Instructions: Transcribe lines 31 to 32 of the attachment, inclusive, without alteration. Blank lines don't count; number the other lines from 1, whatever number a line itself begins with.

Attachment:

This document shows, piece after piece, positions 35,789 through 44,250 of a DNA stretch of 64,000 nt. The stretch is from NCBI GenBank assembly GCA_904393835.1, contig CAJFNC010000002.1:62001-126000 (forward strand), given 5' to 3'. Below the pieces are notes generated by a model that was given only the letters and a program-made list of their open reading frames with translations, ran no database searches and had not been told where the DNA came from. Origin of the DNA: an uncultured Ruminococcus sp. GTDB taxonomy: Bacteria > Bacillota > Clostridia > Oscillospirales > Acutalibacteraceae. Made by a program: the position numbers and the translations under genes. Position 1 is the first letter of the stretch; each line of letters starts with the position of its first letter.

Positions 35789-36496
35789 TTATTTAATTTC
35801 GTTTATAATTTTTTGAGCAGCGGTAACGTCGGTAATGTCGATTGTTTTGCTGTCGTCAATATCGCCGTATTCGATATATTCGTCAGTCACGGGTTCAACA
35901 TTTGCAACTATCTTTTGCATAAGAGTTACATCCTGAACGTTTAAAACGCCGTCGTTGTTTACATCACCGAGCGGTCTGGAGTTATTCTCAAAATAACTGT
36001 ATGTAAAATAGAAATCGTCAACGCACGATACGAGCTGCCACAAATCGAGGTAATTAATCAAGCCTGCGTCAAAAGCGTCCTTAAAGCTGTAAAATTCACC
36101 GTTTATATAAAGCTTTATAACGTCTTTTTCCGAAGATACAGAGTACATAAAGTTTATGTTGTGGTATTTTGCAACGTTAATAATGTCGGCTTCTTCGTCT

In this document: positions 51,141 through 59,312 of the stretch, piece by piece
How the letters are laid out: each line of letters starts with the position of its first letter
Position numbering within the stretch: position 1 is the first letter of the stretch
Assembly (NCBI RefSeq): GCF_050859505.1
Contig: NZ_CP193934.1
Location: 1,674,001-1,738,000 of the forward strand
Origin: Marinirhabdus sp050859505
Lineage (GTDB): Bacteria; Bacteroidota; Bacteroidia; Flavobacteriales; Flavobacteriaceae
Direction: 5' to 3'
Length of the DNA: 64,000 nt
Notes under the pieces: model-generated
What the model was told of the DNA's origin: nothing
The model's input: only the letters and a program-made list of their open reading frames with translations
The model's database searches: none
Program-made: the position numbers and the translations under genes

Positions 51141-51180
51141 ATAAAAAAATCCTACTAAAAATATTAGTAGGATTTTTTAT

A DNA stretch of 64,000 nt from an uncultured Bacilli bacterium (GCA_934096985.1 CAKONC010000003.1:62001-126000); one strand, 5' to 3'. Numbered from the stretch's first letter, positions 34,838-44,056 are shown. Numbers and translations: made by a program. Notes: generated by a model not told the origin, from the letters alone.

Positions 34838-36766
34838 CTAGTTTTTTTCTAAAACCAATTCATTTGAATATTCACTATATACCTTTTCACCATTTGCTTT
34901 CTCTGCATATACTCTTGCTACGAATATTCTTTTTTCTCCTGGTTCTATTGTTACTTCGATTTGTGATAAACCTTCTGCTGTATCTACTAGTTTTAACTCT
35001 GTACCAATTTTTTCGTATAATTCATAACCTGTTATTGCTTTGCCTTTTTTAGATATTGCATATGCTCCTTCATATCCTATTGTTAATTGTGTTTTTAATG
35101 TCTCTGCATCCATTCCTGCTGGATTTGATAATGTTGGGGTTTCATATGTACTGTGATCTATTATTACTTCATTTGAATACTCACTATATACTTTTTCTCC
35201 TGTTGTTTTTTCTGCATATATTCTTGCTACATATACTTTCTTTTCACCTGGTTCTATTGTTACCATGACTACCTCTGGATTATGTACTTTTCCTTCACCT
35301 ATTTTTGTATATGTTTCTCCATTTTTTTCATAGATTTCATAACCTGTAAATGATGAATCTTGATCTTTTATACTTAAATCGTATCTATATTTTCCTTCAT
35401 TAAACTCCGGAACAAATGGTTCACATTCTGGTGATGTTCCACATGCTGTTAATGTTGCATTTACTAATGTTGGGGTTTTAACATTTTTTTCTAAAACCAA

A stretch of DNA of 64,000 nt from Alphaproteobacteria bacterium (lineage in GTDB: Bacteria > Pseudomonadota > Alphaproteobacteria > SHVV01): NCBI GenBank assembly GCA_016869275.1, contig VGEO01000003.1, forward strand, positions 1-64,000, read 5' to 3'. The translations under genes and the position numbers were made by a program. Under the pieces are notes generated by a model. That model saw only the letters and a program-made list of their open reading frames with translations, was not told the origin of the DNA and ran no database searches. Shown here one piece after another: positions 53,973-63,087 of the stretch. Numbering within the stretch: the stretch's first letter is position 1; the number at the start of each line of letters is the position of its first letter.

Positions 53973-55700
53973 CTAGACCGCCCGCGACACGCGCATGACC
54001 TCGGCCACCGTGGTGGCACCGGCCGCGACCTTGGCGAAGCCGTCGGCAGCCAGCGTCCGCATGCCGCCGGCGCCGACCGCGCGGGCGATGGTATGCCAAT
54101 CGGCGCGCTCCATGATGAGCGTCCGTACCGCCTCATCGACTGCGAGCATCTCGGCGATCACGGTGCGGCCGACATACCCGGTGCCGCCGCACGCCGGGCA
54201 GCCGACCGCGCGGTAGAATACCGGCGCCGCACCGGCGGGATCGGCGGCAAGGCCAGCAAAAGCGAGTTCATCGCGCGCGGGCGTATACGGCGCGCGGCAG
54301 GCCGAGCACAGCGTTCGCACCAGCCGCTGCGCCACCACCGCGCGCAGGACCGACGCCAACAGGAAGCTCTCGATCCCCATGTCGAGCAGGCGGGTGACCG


35201 TGTTGTTTTTTCTGCATATATTCTTGCTACATATACTTTCTTTTCACCTGGTTCTATTGTTACCATGACTACCTCTGGATTATGTACTTTTCCTTCACCT
35301 ATTTTTGTATATGTTTCTCCATTTTTTTCATAGATTTCATAACCTGTAAATGATGAATCTTGATCTTTTATACTTAAATCGTATCTATATTTTCCTTCAT